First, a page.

Through an exceptional friendship, Indonesia and the UAE are prioritizing a new political alliance that will spur massive development deals
In September 2015, near the end of his first year serving as Indonesia’s leader, President Joko Widodo embarked on a five-day Middle East tour that would redefine regional relations. One of the stops on that tour was Abu Dhabi, where President “Jokowi” first officially met His Highness Sheikh Mohammed bin Zayed Al Nahyan, Crown Prince of Abu Dhabi and Deputy Supreme Commander of the UAE Armed Forces. The moment was prophetic, setting off a chain of events that have brought the UAE and Indonesia closer than ever before.
Since that first meeting, the two rulers have developed a rare friendship, one that takes the usual starchy world of high-level diplomacy to a more personal level. The leaders appeared to quickly develop a sense of intimacy, as exemplified by Sheikh Mohamed’s decision to invite Jokowi to lunch with him at a public venue.
According to Coordinating Maritime Affairs and Investment Minister Luhut Pandjaitan, the Indonesian cabinet official closest to the blossoming relationship, the two leaders have come to refer to one another as “brothers.” During President Jokowi’s visit, Sheikh Mohamed gifted Indonesia with a mosque as a “token of their brotherhood.”
Indonesia’s historic infrastructure program, including 25 airports and new power plants, from 2020 to 2024
The UAE’s initial investment in Indonesia’s new sovereign wealth
Indonesia’s defence budget for 2020, a year-on-year increase of 20%
Bali has long been the most popular Indonesian tourism destination for UAE visitors, but other destinations have started to draw more attention. In particular, the island of Lombok has seen growing visitor interest from the UAE over the past three years.
Located a four- to five-hour ferry ride east from Bali, Lombok is a predominantly Muslim island. Compared to Bali, with a majority Hindu population, it naturally offers more halal food and tourism options for UAE visitors. Besides the coral reefs and sea turtle cruises offered on Gili Islands, a chain of three islands on Lombok’s northwest coast, the island is also famed for Mount Rinjani, Indonesia’s second-highest active volcano that stands 3,726 meters tall.
That the official missions and personal politics of these two powerful men intersect make this exceptional cordiality more likely. Both leaders are considered moderates, preferring to oppose the influence of political Islam. They are also both vocal advocates in combating terrorism.
For Sheikh Mohamed, there is a strong desire to diversify his economy and further develop the UAE as a global trade and logistics hub, goals that the world’s largest Muslim country, Indonesia, with its vast natural resources, can contribute to through with major investment opportunities. For President Jokowi, finding partners and funding to help materialize an ambitious $412 billion infrastructure plan, as well as the construction of a new capital for Indonesia seemed to naturally bring him to the UAE.
Indonesia becomes one of the first nations to recognize the UAE upon its independence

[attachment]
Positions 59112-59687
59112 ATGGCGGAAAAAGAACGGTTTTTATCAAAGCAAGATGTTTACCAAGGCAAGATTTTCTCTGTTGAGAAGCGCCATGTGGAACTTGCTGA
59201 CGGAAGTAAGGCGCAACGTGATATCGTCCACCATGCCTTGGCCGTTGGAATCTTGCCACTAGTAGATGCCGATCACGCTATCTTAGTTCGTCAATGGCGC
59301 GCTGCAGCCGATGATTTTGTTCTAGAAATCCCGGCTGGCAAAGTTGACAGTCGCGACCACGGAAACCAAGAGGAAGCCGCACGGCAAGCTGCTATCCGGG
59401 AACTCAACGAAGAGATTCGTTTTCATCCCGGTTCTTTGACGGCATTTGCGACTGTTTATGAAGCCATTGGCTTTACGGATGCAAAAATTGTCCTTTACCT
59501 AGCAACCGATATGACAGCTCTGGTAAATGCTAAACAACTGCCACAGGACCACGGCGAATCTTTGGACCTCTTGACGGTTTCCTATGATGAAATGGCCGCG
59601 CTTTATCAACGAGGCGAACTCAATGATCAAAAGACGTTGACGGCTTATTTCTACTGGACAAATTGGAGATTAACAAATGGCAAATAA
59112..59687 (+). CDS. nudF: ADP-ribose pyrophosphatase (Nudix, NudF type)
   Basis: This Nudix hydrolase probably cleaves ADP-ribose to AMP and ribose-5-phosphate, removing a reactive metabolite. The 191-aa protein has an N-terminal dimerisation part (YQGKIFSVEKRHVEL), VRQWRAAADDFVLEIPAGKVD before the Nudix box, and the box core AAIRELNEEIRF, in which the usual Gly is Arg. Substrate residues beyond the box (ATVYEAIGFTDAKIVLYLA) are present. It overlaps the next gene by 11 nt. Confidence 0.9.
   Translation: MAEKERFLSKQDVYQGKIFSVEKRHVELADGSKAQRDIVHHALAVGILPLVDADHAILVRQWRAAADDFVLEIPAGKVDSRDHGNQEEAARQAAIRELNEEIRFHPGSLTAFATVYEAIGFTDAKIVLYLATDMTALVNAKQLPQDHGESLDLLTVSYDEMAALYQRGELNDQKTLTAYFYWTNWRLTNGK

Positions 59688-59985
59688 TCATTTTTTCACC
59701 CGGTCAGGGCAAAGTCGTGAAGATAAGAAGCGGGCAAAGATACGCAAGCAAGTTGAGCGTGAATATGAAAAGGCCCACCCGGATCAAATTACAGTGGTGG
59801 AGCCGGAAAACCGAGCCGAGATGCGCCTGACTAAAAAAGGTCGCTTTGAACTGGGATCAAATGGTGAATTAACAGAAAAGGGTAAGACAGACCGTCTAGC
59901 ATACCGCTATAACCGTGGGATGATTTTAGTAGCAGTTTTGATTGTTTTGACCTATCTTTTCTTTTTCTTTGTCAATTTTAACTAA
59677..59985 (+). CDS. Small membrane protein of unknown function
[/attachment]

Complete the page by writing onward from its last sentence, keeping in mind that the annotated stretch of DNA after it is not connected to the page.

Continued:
Official diplomatic ties between Indonesia and the UAE begin
Indonesian President Muhammad Suharto makes first official visit to the UAE, followed by the opening of the Abu Dhabi embassy
Sheikh Zayed bin Sultan Al Nahyan makes first official visit to Indonesia, followed by the opening of the Jakarta embassy
President Joko Widodo conducts his first official visit to the UAE, setting a new course for relations
Abu Dhabi Crown Prince Mohammed Bin Zayed Al Nahyan makes first official visit to Jakarta, resulting in 12 deals worth $9.7 billion
To steer this new course, the UAE has injected $6.8 billion into Indonesia’s new sovereign wealth fund to support critical development projects, including the nation’s new capital in East Kalimantan. Moreover, Emirati companies are now actively pursuing joint ventures in projects in the ICT and defense sectors, the latter of which President Jokowi has allocated $9.6 billion, a 20% boost from last year’s budget.
There is reason to believe these deals will materialize as planned. After their meeting in Abu Dhabi last January, when the historic $23 billion deal was signed, Sheikh Mohamed offered to build Indonesia a mosque. To show he meant what he said, a few days later Abu Dhabi’s $232 billion Mubadala wealth fund sent officials to scout construction sites. Such readiness to pursue agreements is foretelling.
Overcrowded and sinking, Jakarta is no longer suitable as Indonesia’s capital. While plans to move the capital have long been discussed, President Joko Widodo has now moulded a $34 billion vision into shape. During his landmark visit to Abu Dhabi last January, President Widodo took a gambit, inviting His Highness Sheikh Mohammed bin Zayed Al Nahyan, Crown Prince of Abu Dhabi and Deputy Supreme Commander of the UAE Armed Forces to chair a panel to oversee construction of the new capital, locally called Ibu Kota Negara (IKN).
The crown prince readily accepted and will lead a committee to develop a smart city built upon green technology infrastructure. Blueprints put IKN in Borneo’s East Kalimantan province, between Samarinda City and the port city of Balikpapan.